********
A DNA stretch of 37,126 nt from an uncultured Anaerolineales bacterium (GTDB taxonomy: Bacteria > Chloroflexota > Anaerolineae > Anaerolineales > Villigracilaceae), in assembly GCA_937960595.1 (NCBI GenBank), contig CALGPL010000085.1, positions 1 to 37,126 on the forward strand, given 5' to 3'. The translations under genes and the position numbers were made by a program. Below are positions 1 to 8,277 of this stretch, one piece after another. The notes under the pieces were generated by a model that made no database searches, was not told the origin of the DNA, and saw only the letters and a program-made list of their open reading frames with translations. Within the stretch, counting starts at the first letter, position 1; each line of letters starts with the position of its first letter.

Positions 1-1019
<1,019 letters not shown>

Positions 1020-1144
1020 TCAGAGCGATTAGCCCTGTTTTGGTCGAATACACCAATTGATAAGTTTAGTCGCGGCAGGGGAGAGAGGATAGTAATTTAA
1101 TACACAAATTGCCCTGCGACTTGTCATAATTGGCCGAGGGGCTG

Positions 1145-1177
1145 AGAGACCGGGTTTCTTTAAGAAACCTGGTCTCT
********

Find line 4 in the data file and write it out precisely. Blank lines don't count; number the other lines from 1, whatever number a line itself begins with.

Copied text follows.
Positions 1020-1144